The Northern China import price of 62% Fe content ore slumped again on Monday to trade down 3.7% at $64.60 per dry metric tonne according to data supplied by The Steel Index.
It’s the lowest price since November 3 last year and brings the pullback over the past month to over 30%.
Chinese GDP figures released on Monday showed an economy growing at a faster than expected pace of 6.9% on the back of a surge in fixed investment, particularly in the construction sector. While steel output growth in top consumer China has underpinned prices, the market has become fixated on additional supply growth and stockpiles at record highs.
According to Umetal’s survey of the 42 largest ports in China, the total iron ore inventory now top 133 million tonnes, the highest ever. Elevated stocks have not dampened importer enthusiasm however with total imports for the first quarter climbing 12% to 271 million tonnes after the second highest cargo volumes recorded in March of 95.6m tonnes.
Noted iron ore bull, Nev Power, CEO of world number four producer Fortescue Metals Group, said last week the pullback in the price should be expected:
“I don’t think anybody should be surprised to see the iron ore price come back to more sustainable levels,” Mr Power said.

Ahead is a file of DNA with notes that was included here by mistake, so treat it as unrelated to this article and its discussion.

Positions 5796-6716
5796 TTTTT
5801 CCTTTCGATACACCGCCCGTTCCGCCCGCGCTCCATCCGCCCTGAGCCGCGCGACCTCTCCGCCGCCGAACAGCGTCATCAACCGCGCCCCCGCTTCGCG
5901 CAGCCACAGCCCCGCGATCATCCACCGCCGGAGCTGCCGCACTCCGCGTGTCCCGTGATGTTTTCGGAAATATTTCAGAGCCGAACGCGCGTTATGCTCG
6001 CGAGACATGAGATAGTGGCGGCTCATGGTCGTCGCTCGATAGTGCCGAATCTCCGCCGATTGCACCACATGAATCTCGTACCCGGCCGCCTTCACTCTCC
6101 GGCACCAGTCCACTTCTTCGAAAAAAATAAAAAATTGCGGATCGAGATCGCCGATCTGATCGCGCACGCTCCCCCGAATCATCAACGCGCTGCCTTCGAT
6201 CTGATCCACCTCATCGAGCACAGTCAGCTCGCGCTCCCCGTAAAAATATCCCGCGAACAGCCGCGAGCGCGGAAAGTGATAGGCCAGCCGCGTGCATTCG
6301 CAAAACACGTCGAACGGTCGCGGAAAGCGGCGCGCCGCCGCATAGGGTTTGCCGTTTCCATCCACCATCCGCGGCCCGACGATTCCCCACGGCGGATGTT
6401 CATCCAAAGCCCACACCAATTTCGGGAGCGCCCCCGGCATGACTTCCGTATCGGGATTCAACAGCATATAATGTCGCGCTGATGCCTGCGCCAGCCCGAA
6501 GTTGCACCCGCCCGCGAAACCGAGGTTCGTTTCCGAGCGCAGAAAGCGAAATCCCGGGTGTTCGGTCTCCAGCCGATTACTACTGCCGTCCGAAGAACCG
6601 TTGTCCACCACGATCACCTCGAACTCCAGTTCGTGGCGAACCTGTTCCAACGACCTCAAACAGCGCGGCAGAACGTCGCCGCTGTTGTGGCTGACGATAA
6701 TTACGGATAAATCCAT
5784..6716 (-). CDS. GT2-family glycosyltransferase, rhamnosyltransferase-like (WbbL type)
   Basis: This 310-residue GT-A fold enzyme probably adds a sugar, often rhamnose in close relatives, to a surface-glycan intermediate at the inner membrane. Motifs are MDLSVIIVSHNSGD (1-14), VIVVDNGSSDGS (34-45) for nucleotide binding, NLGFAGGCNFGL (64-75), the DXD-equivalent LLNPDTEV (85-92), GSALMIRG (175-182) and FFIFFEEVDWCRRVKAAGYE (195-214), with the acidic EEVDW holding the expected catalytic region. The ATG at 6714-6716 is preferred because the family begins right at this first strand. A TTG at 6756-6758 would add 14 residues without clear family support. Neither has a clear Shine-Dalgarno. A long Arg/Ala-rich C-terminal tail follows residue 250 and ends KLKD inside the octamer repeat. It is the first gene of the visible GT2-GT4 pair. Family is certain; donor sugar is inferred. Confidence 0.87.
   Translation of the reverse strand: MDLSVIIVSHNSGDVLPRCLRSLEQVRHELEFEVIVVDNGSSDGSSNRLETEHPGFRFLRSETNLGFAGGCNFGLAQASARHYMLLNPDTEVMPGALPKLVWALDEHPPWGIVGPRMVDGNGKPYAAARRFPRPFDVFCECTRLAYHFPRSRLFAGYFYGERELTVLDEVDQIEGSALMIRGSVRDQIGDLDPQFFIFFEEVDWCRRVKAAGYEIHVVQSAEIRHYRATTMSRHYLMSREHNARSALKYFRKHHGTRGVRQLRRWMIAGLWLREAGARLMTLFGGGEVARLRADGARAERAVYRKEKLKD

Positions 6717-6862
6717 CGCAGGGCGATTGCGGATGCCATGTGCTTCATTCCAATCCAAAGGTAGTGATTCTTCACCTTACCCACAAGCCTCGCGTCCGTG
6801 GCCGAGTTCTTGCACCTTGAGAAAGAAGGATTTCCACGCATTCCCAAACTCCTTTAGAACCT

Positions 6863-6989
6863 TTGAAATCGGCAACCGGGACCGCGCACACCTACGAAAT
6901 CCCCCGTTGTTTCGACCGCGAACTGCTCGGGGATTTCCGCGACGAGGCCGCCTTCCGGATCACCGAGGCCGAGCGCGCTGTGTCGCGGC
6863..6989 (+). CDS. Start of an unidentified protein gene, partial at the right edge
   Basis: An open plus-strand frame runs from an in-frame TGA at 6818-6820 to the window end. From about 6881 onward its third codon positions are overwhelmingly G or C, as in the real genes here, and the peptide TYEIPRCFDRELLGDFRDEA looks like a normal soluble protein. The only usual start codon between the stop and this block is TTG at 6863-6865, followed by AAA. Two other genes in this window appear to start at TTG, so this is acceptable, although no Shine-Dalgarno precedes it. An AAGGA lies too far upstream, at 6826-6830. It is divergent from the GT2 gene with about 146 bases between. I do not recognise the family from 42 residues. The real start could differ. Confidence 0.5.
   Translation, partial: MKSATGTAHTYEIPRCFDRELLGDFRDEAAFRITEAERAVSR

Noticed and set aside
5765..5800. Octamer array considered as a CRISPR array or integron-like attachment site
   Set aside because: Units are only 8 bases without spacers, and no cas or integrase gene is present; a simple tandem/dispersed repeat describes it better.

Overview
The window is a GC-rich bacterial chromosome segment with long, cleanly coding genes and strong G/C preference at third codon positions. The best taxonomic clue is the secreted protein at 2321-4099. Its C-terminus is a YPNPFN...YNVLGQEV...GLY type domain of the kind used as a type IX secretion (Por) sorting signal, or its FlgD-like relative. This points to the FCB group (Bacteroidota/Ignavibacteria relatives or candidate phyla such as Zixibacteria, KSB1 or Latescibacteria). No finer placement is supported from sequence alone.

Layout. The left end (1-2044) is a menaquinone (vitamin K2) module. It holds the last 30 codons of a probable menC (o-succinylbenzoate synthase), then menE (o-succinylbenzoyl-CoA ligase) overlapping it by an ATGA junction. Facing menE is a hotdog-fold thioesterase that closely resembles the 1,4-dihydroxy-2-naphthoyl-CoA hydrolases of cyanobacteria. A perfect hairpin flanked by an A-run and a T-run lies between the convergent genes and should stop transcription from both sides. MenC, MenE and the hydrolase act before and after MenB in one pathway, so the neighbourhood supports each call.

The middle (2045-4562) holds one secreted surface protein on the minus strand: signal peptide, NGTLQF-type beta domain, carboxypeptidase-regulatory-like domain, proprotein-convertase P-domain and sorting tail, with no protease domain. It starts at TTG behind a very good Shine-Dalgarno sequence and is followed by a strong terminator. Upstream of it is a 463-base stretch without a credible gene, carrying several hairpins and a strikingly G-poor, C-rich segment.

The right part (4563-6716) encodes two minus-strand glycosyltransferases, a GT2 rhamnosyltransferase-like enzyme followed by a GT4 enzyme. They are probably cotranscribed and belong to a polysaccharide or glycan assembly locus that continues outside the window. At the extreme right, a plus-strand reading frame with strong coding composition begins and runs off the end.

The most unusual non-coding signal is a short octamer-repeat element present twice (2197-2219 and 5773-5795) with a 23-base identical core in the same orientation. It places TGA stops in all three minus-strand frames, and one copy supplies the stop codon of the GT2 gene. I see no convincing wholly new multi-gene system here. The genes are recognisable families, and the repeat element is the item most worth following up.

“I think we will see the iron ore price to return to where you’d expect it to be based on the supply curve, which is around that $60 to $65 per tonne mark historically,” he said.
Others are more pessimistic, FocusEconomics in its April survey of analysts and institutions shows a median forecast price of iron ore of $57 a tonne during the final quarter of this year. For Q4 2018, analysts expect prices to moderate further to average $54 over the three month period.
Dutch bank ABN Amro is the most optimistic calling for a $75 average towards the end of 2017 while London-based Investec sees an average of $71.50 over the course of this year. Year to date iron ore is averaging $83.60.
BMO Capital Markets see prices correcting sharply from today’s levels to average $45 by the start of 2018 while Oxford Economics expects iron ore to average $72 this year but correct sharply to $51 in 2018.
According to estimates from Rio Tinto, world number two producer, 296m tonnes of additional seaborne supply have entered the market in the last three years.
The Melbourne-based diversified giant forecasts supply growth to slow but a combined 100m tonnes from the world’s top six producers are expected to be added to supply this year (40m tonnes) and next.
It’s not only low-cost miners from Brazil and Australia that are clouding the outlook, but domestic Chinese supply which have fallen by 140m tonnes from its peak to around 260m per year, are now making a comeback Rio Tinto said last month.